Oxford University staff back nationwide strike in pensions dispute

Strike placards

Strike placards

Top universities could face strikes next month after staff backed action over changes to their pensions.

Sally Hunt, the UCU's general secretary, said that members had "made it quite clear they are prepared to take action to defend their pensions and the universities need to work with us to avoid widespread disruption".

With an average turnout of 58%, 88% of staff at 61 universities voted for strike action, while 93% voted for action short of a strike.

If no agreement is reached, strikes will occur in 61 higher education institutions across the United Kingdom, including the University of Cambridge.

It suggests the gulf between universities and the union may be too great to bridge at the final talks on Tuesday.

At present, the USS operates a hybrid scheme in which defined benefit pensions can be accumulated on salaries up to £55,550, with earnings above this threshold directed towards a defined contribution scheme, under which retirement incomes depend exclusively on returns from money invested in the stock market.

But this is beyond what universities are willing to pay and Frank Field, chairman of the work and pensions select committee, has written to ministers, The Pensions Regulator and the trustees of the scheme to understand why its deficit has increased £7.3bn in three years.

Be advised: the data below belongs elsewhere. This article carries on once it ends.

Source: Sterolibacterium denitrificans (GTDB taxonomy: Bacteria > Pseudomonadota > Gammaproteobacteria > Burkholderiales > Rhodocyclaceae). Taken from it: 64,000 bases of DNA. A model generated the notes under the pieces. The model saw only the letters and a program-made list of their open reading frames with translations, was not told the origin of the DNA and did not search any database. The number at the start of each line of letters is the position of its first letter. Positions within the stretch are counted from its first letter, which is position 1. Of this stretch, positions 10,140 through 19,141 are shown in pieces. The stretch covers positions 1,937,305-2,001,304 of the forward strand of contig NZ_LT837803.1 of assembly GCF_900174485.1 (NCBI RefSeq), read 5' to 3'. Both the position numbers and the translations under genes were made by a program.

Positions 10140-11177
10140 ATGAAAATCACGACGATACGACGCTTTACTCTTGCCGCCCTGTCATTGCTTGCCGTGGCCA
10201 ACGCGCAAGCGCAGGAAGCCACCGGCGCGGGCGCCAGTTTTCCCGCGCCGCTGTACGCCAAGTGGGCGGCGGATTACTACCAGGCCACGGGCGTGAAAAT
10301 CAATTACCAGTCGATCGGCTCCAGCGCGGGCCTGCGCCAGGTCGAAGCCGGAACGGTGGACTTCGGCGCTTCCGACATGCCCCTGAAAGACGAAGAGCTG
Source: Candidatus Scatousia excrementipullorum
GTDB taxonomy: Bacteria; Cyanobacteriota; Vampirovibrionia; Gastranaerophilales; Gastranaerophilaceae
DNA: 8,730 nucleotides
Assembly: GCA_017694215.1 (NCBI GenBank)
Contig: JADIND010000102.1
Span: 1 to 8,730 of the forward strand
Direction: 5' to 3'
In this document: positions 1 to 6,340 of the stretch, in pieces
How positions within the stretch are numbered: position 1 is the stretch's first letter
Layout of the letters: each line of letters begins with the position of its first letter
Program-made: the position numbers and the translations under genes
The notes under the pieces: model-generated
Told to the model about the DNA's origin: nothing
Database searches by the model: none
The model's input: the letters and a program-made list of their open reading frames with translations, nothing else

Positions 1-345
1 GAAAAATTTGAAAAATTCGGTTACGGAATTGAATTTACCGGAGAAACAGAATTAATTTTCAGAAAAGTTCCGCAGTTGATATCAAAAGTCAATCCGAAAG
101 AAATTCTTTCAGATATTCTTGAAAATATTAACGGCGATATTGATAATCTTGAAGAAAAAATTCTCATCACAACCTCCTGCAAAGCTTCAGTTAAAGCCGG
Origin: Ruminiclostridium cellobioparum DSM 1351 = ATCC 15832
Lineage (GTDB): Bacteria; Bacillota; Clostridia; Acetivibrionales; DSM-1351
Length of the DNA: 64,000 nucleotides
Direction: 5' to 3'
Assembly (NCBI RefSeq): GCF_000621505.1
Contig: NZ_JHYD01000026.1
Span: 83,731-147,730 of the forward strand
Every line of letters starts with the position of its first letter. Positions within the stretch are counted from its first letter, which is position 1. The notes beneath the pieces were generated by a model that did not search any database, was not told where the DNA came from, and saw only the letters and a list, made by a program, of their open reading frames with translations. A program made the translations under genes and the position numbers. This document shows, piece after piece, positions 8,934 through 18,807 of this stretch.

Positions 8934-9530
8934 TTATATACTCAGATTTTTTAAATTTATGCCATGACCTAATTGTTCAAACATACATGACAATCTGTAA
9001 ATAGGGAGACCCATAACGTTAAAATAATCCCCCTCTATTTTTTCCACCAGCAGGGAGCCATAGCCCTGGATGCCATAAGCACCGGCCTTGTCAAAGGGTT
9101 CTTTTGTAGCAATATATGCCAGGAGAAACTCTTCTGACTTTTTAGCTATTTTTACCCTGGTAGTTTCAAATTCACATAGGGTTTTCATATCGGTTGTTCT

A UUK spokesperson said the ballot's result was "disappointing".

A Universities UK spokeswoman said a solution to "significant funding challenges" facing the scheme needed to be found. "UUK's priority is to put USS on a secure and sustainable footing while offering attractive, market-leading pensions - the very best that can be afforded by both employers and employees". To retain the status quo would only serve interests in the short term.

"The option of no reform is a risky gamble".

The result comes after 960 professors warned that UUK's proposal would lead to a recruitment "disaster" for universities.

"USS already offers worse benefits than other schemes available in universities, and UUK's proposals would make matters worse".

Writing to Alistair Jarvis, UUK's chief executive, Warwick's vice-chancellor Stuart Croft urges the organisation, which represents the university, to look at "less stark solutions".

Staff at the University of Suffolk are not expected to take part in industrial action, however, after a ballot had insufficient turnout to achieve a mandate.

The union announced that its members had overwhelmingly backed action over proposed changes to pensions covered by the Universities Superannuation Scheme (USS).

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